Nets and Surface Area

Nets and Surface Area

KS3AQAEdexcelOCRWJEC

Nets and Surface Area

A net is a deconstructed 3D shape folded out flat. Nets can be helpful when we want to calculate the surface area of a 3D shape.

Skill 1: Nets of Cubes

A net shows us each face of a shape when it is laid out flat, and there are often many different nets for a 3D shape. Below are some examples of nets of cubes.

Note: these are only some of the nets of a cube – there are many more

Each of the nets above can be folded up to construct a cube, like so:

cube construction from a net

Cubes are the simplest nets you will encounter, so make sure you are comfortable drawing them before moving on to harder shapes.

Level 1-3KS3AQAEdexcelOCRWJEC

Skill 2: Nets of Other Shapes

There are some other common shapes that you should familiarise yourself with, including prisms and pyramids.

A prism is like a 2D shape ‘stretched out’ with the original 2D at either end. This makes drawing a net of a prism fairly simple, as it will feature the 2D shape at both ends with rectangles between them that form the ‘stretched out’ section. A cuboid is also a type of prism, so the net of a cuboid follows the same pattern.

A pyramid always features a 2D shape as its base, with each edge linked to a triangular face. These triangular faces all converge to a central point above the centre of the base. The nets of pyramids are easy to draw – just draw the shape of the base with triangles attached to each side.

A cylinder can be thought of as a circular prism. Its net follows the same pattern as the nets of prisms.

Some examples of nets of 3D shapes are shown below:

nets of 3D shapesLevel 1-3KS3AQAEdexcelOCRWJEC

Skill 3: Finding the Surface Area

We can use nets to find the surface area of a 3D shape – the combined area of all the faces.

Consider the following net of a cuboid.

surface area of a cuboid

We can use the net to work out the surface area. There are 3 ‘pairs’ of faces that are the same – if we calculate the areas of these individual faces we can add them all up to get the surface area of the cuboid.

cuboid surface area nets

The total surface area is therefore:

2 \times48 + 2 \times32 + 2 \times 24  = 208 cm^2

Note: remember that the units of area are cm^2, m^2 etc.

 

Level 1-3KS3AQAEdexcelOCRWJEC

Example 1: Surface Area of a Cylinder

Calculate the surface area of cylinder A from the net shown.

[3 marks]

 

cylinder net surface area

The diameter of the circular face is 6 cm, meaning the radius of the circle is 3 cm. We can calculate the area of one circular face using the formula:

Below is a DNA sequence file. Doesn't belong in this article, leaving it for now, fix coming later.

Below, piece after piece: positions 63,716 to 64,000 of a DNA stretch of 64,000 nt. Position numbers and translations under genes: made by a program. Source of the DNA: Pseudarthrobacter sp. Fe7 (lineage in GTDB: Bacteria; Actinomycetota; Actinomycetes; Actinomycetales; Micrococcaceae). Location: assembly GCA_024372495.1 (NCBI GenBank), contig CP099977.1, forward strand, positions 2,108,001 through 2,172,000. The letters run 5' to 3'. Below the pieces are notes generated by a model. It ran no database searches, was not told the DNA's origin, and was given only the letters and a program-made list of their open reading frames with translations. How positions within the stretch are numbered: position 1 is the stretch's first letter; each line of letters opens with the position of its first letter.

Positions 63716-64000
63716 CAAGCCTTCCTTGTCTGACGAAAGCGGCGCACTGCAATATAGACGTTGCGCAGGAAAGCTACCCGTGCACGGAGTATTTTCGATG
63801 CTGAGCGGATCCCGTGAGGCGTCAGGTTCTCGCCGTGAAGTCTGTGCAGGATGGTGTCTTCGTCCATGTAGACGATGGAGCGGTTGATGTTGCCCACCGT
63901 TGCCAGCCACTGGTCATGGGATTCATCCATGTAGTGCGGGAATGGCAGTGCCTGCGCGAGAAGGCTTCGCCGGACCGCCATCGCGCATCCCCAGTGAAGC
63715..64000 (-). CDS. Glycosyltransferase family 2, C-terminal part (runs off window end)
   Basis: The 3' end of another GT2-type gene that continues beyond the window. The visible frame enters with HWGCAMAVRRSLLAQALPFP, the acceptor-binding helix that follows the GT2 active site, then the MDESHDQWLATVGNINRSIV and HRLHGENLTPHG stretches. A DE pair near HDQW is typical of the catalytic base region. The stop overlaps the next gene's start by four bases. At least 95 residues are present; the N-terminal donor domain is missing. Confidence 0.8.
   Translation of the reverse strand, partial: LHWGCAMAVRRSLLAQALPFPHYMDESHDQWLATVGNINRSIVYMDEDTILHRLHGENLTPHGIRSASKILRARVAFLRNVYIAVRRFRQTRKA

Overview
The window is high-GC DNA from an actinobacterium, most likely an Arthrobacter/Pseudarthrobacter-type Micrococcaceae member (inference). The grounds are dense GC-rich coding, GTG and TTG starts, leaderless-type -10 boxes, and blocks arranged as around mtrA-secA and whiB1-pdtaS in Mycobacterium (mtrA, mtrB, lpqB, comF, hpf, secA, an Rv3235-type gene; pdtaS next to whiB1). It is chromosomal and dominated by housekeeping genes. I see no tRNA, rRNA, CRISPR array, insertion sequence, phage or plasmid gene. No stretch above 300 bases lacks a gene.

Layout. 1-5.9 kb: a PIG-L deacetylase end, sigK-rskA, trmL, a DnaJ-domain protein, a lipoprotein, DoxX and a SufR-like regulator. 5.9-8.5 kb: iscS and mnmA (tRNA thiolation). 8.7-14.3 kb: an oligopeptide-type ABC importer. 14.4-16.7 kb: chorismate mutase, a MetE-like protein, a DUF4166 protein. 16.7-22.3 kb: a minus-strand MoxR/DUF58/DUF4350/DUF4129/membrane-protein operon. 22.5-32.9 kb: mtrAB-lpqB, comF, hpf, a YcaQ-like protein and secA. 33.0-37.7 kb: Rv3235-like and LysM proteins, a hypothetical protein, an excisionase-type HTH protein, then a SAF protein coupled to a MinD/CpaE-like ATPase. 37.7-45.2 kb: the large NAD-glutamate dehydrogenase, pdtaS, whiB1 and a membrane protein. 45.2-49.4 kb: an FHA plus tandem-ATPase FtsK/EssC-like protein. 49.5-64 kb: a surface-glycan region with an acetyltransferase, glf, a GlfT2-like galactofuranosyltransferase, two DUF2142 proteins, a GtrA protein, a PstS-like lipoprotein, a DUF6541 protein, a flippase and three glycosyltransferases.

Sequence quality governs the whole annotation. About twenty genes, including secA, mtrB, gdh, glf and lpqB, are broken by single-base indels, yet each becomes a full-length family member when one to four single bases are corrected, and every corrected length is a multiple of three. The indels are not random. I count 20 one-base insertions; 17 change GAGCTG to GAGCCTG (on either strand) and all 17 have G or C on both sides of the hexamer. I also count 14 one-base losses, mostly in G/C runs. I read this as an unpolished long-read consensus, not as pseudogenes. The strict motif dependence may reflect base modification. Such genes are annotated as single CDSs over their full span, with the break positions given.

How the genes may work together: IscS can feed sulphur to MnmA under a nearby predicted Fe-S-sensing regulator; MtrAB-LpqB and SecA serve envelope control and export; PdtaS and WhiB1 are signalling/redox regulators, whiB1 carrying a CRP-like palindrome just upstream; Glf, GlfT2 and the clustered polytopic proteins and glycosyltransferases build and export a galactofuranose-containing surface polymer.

Area of a circle = \pi r^2

So the area of both circular faces on the cylinder is:

2\times \pi \times 3^2=18\pi = 56.55 cm^2

To calculate the area of the rectangle, we need to know the length – this is the same as the circumference of the circle (2\pi r).

 

 

cylinder net surface area
cylinder net surface area

The length of the rectangle is therefore:

2\pi r = 6 \pi cm

We can now calculate the area of the rectangle face:

6 \pi \times 6 = 36 \pi = 113.10 cm^2

The total surface area of the cylinder is therefore:

\text{Area} = 56.55 + 113.10=169.65 cm^2

 

 

Level 4-5KS3AQAEdexcelOCRWJEC

Note:

There is a simple formula for calculating the surface area of a cylinder:

Surface area of a cylinder =2\pi rh + 2\pi r^2

Where r is the radius of the circle face and h is the height of the cylinder.

Substituting values into this formula is a quick way of performing the calculations shown in the example above.

Example Questions

Only nets A and C will form a cube.

The faces on net B will overlap when folded over and net D has too many faces.

Your completed sketch should look something like this:

 

We need to use the following formula:

Area of a triangle =\dfrac{1}{2} \times \text{base} \times \text{height}

So the area of both triangular faces is:

 

2\times \dfrac{1}{2}\times4\times3 = 12 cm^2

 

The area of the three rectangular faces is:

 

3\times10\times4 = 120 cm^2

 

The total surface area is:

12+120=132 cm^2

Use the formula and substitute in the values of r=2 and h= 8:

 

\begin{aligned}\text{Surface area} &= 2\pi r^2 + 2\pi rh \\  &=(2 \times \pi \times 2^2) + (2\times \pi \times 2 \times 8) \\ &= 8\pi + 32\pi \\ &= 25.13+100.53\\ &=125.66 \text{ cm}^2\end{aligned}

The surface area of the pyramid is given by:

 

\text{Surface area}= 4\times \text{area of triangle }+ \text{area of square base}

 

Use the formula for the area of the triangle:

 

\text{Area of a triangle}=\dfrac{1}{2} \times \text{base} \times \text{height}

 

Substitute in the values from the net (base =4 cm and height =9 cm) to calculate the area:

 

\begin{aligned}\text{Surface area} &= (4\times \dfrac{1}{2}\times4\times9) + (4\times4) \\[1.5em] &= 72+16 \\[1.5em] &= 88 \text{ cm}^2 \end{aligned}

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